Tuesday, May 10, 2016

The Bible is your Love Story

(originally published in The Courier...)

That sounds crazy, right? To most people, the Bible is an old book full of old stories, wars, and all sorts of ancient things that don’t touch their daily life. Yet, the Bible is the living word of God! It holds more truth for our intimate lives than we could possibly imagine.

The Bible is God’s love letter to you – to YOU! Sacred Scriptures is just packed with love and marriage. Did you ever think about the fact that it begins and ends with a marriage celebration? In Genesis, we see the creation of humanity in God’s image: “male and female he created them.” This is from the first creation story (Gen. 1:26-27). Man and woman together are the image of God. The second creation story emphasizes this further as God says “it is not good for man to be alone” and God makes woman. Now is that full image of God reflected again in man and woman (Gen. 2:18). And this is the first wedding – and that marital relationship is the reflection of God. This shows us that God’s love is nuptial; in other words, God’s love is as love in a marriage.

In the final book of the Bible, Revelations, all of Sacred Scripture ends with the wedding feast of the Lamb. Who is the Lamb of God? We know this from Mass – it is Jesus Himself! And who is the Lamb’s bride? His bride is the Church – you and me. The final purpose of God’s salvation history for humanity is to bring us into union with Himself! (CCC 260). It is a beautiful, marital union between bride and bridegroom – drawing us into His divine life and into His sonship with the Father.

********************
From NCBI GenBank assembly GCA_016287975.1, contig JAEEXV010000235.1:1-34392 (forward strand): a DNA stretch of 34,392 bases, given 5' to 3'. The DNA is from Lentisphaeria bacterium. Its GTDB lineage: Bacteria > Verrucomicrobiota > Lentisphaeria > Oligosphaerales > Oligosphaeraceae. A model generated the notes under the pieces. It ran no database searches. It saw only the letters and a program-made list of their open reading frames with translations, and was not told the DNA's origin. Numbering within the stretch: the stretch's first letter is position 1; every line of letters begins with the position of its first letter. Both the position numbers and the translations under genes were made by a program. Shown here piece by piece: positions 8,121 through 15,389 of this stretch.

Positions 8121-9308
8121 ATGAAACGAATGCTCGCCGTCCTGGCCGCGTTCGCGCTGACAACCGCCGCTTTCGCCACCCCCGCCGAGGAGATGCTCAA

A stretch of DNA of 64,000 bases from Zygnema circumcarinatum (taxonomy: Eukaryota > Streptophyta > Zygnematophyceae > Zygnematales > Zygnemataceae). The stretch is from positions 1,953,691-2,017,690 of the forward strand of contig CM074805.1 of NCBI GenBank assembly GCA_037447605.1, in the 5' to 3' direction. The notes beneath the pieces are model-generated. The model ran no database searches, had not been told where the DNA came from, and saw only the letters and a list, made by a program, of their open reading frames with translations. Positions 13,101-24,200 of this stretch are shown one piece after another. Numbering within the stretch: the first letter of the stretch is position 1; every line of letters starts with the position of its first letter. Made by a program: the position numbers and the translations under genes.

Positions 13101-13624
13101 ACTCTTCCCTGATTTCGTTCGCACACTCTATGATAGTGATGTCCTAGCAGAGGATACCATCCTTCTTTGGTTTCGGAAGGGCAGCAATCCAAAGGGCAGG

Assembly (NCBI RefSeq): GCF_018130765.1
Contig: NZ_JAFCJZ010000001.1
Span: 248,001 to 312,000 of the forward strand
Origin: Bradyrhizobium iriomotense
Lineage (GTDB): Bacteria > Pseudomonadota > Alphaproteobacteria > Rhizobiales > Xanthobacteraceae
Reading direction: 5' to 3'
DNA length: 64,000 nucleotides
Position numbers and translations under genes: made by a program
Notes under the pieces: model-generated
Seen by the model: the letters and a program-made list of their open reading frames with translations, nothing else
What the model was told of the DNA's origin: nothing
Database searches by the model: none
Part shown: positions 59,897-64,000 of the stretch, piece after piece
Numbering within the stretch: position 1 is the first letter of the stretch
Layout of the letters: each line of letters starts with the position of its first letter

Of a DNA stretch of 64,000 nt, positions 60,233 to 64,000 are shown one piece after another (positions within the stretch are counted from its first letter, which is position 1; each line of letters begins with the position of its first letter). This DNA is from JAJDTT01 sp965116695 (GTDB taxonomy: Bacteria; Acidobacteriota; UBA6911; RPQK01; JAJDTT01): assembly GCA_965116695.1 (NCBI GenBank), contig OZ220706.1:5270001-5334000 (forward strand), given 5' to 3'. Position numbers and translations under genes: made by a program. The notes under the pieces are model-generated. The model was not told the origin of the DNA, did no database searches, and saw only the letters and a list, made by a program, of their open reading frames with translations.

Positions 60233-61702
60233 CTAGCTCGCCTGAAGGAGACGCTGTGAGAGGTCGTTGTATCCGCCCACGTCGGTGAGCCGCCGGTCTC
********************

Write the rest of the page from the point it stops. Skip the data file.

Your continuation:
What if I told you that the Old Testament, was also about God wanting to bind His people into a marital union, a nuptial covenant with Himself? Some could get lost in the events and wars; even the great moment of the Sinai Covenant where God spoke to Moses and made a covenant with them, this could be seen as a great, powerful God leading His people. Yet, it seems to resonate as a story of a ruler more than a lover.

However, the prophets open our eyes to what the story is all about. Isaiah says, “your Maker is your husband … For the Lord has called you like a wife …” (Isaiah 54:5-7). Again, in Ezekiel 16: 7-8, 11-12, we read: “you grew up and became tall and arrived at full womanhood … you were at the age for love … I plighted my troth to you and entered into a covenant with you, says the Lord God, and you became mine…” YHWH, the Lord, took Israel to Himself as a bride.

Do you remember how the story goes though? That bride betrayed her covenant with YHWH. And God wanted to scorn her, but forgave her and promised a savior – one that would renew the marital covenant with His people and atone for their sins: a bridegroom messiah! (Jesus is your bridegroom! He is the one who will lay his life down for you and give Himself to you…)

This may seem strange, but even John the Baptist speaks of Jesus as the bridegroom. When some ask John if he is the messiah they’ve waited for he says, “I am not the Christ, but I have been sent before him.  He who has the bride is the bridegroom; the friend of the bridegroom, who stands and hears him, rejoices greatly at the bridegroom’s voice; therefore this joy of mine is now full” (Jn. 3:28-30). What a vivid picture John gives us! He is not the bridegroom, but the “best man,” the one who is “the friend of the bridegroom” and the one who ought to rejoice with the bridegroom.  And he brings this image home as he affirms that indeed “this joy of mine is now full.”  The best man is rejoicing because the bridegroom has arrived and it is Jesus.